He laughed. “Right. We can fix that, but…after lunch, okay?”
She nodded, and they proceeded to talk of other things.
When Amelie was back at her jewelry counter with him standing before her, she clasped her hands at her middle and intoned in her best saleswoman’s voice, “Does Monsieur see anything he might like to bestow upon the object of his affections?”
Allan chuckled. “A few pieces, but they’re not for me. Perhaps Mademoiselle would favor me with the use of her taste and judgment?”
“Certainly, Monsieur. This one is only too pleased to be of assistance.” She cast her gaze along the rows of top-tier items. A lovely gold chain of Cuban links sat at the left end of the display. She unlocked the display, fished it out, and laid it fetchingly on a mat of black velvet for his inspection.
“This is twenty-two carat gold, about forty grains. The design is simple yet elegant, made to be worn with any ensemble and on a wide variety of occasions. Does Monsieur think his intended will find it attractive?”
He nodded. “I’m certain she will. However, I’d like to accessorize it in a fashion that would allow her to dress it up, or not, according to her fancy. Perhaps a removable pendant, and of course matching earrings. What would you suggest?”
“Ah! Monsieur thinks flexibly. I believe I have just what he has imagined.” She turned, retrieved a one-carat water-white diamond pendant in a gold teardrop setting, added a pair of matching earrings from the display case behind her, and set them in the appropriate positions alongside the chain. “Does Monsieur think his intended would approve?”
He smiled brightly. “I have no doubt of it. Consider it a sale.” He reached for his wallet. “What is the total, please?”
She punched at her calculator. “For all of these together, ninety-five hundred dollars and no cents, before the set discount of fifteen percent. With it…” she punched again, “…eight thousand seventy-five dollars and no cents. Before the state sales tax, of course.”
“Of course.” He pulled out his wallet and passed her a gold credit card. She ran it through her reader, nodded at the acceptance, and handed it back.
“Your total is exactly eight thousand, four hundred thirty-eight dollars and thirty-eight cents, Monsieur. I assume you would like these gift-wrapped?”
“Oh, no need for that at all.” He picked up the chain, slid the pendant onto it, and before she could react was standing behind her.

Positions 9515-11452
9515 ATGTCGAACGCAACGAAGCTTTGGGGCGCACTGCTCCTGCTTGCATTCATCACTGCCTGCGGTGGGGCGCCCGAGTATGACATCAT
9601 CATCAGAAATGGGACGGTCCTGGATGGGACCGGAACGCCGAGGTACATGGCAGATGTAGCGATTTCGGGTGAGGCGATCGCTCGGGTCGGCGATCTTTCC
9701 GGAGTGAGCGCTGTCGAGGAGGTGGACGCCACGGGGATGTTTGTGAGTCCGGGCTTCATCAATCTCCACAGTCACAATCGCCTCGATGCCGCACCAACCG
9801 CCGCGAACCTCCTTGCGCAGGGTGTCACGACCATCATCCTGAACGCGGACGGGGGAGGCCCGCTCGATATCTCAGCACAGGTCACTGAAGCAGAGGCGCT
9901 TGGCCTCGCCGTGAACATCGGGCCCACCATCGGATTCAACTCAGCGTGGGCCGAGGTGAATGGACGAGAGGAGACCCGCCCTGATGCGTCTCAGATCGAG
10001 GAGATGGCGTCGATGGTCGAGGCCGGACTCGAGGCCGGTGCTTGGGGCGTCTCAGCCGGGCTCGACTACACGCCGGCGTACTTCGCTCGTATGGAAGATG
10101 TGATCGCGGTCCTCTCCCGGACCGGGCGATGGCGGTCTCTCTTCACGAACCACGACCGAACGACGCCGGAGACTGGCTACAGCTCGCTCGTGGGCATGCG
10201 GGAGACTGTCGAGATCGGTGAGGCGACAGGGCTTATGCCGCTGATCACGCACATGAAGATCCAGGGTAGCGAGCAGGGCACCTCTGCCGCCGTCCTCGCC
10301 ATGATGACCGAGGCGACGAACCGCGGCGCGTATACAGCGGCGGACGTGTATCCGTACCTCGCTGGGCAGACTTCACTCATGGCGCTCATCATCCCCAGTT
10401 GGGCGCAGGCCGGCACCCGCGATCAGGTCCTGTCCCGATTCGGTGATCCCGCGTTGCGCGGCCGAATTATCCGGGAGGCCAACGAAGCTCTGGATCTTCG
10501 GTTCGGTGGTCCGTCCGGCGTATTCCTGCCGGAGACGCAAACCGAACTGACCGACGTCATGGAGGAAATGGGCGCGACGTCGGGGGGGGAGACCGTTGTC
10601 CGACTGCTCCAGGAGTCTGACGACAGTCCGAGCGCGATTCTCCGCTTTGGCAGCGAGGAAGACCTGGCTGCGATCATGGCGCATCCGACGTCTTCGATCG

“Monsieur, this is not—”
“Hush, Mademoiselle. This will take only a moment.” He looped the chain around Amelie’s throat and clasped it. The diamond hung just above the start of her cleavage. He circled the counter once more and beamed at her in evident satisfaction.
“I’m afraid I’m no good with earrings,” he said. “Would you please put them on for me?”
Hardly daring to speak, she took the earrings from the velvet mat and applied them to her ears. He smiled and nodded.
“Just as I thought. They suit my intended to perfection. Are you happy with them, Mademoiselle?”
“Allan,” she breathed, “this is not—”
“Please,” he said. “Just look in the mirror and tell me.”
It was adornment of a height to which she’d never aspired, far beyond her means. Yet it did suit her. The brilliance of the diamonds and the warm golden shine of the chain lent radiance to her features. They glorified her, made her seem a creature of stature and substance rather than a mere saleswoman at a department store jewelry counter.
“Do you truly mean to do this?” she murmured.
“I do,” he said. “You are a jewel in your own right, and you deserve jewels with which to announce it to the world. But it’s time for you to compensate me.”
“What do you seek from me?” she whispered.
“Only the answer to a single, simple question.”
His eyes bored into hers.
“Do you really think yourself a whore, Amelie?”
Her heart leaped in her chest. She gazed once more into the mirror.
The woman whose image I see is pampered, cherished, exalted…and loved. A creature whose lover has raised her above the common earth. She need sell herself to no one. She is no one’s whore and never will be.
She is Amelie du Nord. Me.
“No,” she whispered.
He smiled and nodded. “Neither does Monsieur. Remember it.”
He pocketed his wallet, turned, and left the store.
Copyright © 2018 Francis W. Porretto. All Rights Reserved Worldwide.
“I shall pass this way but once; any good, therefore, that I can do or any kindness that I can show to any human being, let me do it now. Let me not defer nor neglect it, for I shall not pass this way again.” – Author unknown